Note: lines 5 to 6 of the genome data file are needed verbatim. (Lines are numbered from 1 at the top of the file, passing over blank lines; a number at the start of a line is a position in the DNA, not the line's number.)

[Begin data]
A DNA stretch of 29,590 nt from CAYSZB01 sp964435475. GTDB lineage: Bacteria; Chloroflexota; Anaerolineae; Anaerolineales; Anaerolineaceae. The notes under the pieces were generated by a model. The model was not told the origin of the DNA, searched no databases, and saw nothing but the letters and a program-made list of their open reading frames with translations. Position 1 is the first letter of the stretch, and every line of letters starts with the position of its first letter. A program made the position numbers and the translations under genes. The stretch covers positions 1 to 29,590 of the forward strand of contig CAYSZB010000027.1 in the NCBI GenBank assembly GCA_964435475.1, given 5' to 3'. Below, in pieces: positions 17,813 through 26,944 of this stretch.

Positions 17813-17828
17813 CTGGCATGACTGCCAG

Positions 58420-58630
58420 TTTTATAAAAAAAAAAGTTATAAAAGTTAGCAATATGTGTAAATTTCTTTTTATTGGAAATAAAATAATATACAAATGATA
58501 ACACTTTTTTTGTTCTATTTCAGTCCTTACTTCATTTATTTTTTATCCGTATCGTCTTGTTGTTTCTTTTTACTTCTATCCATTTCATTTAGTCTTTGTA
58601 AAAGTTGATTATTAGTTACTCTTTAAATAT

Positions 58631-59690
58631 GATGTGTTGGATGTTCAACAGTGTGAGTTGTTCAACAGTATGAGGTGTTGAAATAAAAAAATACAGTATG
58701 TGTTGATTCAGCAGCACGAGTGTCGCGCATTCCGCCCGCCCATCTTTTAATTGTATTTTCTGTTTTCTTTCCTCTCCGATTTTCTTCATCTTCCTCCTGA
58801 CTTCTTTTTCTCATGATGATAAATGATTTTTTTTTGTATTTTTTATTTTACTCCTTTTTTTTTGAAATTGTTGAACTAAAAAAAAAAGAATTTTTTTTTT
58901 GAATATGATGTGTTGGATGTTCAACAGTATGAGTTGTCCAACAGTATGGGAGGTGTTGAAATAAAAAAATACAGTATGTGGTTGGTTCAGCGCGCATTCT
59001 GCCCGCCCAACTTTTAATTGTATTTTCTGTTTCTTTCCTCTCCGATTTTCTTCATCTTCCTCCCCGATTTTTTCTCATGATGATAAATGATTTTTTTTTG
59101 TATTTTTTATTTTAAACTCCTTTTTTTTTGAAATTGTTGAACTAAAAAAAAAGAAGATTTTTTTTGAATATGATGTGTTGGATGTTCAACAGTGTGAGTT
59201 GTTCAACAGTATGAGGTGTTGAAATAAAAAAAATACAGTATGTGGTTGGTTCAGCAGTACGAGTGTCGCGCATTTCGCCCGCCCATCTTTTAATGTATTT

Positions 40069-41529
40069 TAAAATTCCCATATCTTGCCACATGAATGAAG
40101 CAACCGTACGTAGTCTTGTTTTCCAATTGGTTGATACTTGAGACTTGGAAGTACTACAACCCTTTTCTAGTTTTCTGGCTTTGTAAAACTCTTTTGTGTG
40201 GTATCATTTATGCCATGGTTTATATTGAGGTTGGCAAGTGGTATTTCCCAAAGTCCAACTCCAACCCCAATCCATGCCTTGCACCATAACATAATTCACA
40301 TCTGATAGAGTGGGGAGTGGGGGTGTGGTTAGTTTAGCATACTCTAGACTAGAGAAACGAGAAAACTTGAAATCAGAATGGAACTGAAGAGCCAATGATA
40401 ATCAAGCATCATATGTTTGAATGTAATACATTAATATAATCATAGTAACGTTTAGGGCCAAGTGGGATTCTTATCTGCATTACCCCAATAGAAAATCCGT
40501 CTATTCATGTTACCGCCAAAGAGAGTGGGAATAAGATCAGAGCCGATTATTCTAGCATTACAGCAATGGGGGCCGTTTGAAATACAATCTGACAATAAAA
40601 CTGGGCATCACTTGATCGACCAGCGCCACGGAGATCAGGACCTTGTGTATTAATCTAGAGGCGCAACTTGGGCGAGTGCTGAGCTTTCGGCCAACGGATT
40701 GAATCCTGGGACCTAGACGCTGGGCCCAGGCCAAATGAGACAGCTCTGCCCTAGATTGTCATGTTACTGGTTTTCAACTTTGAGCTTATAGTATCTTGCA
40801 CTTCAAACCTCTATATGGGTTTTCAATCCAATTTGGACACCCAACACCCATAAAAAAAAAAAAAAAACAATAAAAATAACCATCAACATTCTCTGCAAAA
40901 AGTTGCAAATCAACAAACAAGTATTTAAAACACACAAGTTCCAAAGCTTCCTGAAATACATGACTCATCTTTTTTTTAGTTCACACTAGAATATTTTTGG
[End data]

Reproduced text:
58420 TTTTATAAAAAAAAAAGTTATAAAAGTTAGCAATATGTGTAAATTTCTTTTTATTGGAAATAAAATAATATACAAATGATA
58501 ACACTTTTTTTGTTCTATTTCAGTCCTTACTTCATTTATTTTTTATCCGTATCGTCTTGTTGTTTCTTTTTACTTCTATCCATTTCATTTAGTCTTTGTA